[Laughing out loud] OK, so, I guess you have to see the film to get why that’s funny…
More seriously, I am a believer that it’s easy to lose oneself in a make-believe life because of social pressure. Some people monitor the number of “likes” on a post and feel they didn’t get the attention they deserve or that others love them less if their post isn’t successful—which is total crap. I suppose the best way to live your life is to not pretend to be somebody else. Maybe we did set out to say something bigger…
Finally, what do you have planned next? Do you want to expand on this project or do you think you’ll move on to other material?
This story is like an autonomous satellite. It was tailored to be fifteen minutes. There isn’t much more to say on that topic or with those characters. The next project is a web-series and I’m very interested in that format. We’ll make a series of ten-minute episodes to be released in September 2017. After that we will be able to focus on a feature film project that we’ve been looking to complete financing for this year.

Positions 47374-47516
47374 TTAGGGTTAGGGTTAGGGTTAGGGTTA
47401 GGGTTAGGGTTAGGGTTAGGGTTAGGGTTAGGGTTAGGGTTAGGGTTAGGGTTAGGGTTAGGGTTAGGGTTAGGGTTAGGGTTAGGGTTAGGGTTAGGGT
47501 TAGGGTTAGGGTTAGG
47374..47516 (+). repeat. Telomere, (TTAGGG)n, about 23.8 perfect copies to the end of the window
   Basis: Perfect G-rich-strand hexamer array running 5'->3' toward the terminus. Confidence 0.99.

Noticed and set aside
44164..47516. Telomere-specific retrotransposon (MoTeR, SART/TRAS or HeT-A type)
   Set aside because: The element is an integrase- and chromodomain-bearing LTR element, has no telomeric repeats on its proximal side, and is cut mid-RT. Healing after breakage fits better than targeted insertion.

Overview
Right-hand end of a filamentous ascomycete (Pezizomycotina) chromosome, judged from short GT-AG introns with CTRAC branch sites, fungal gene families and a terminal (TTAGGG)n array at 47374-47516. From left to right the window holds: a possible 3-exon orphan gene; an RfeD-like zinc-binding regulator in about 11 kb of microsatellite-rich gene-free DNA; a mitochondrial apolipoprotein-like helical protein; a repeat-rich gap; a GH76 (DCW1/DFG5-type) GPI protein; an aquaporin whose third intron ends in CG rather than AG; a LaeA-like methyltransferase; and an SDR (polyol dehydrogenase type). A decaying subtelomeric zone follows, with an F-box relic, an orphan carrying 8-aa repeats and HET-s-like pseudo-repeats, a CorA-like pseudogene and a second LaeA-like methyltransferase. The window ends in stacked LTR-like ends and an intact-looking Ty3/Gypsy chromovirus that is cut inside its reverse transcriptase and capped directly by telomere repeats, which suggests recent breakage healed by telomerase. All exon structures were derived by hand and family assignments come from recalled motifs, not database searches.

Somebody Else is currently doing the international film festival circuit, but as of the time of writing no word on when or where it’ll be screening on the China Mainland (we will let you know when we have more details). In the meantime, you can check out more of Laurent King’s commercial, digital, and fiction work with PIG China here or on his personal website here.
Additional credits (and thank you’s) goes to Paul Morris (cinematographer), Joe Yao (production designer), Li Ke (costume designer), Luc Golfin (editor), My Faust (composer), and Josephine Chan (first AD), as well as the rest of the cast and crew who worked on the film.
Finally, a big thank you to Xintai Feng for helping to make this interview possible.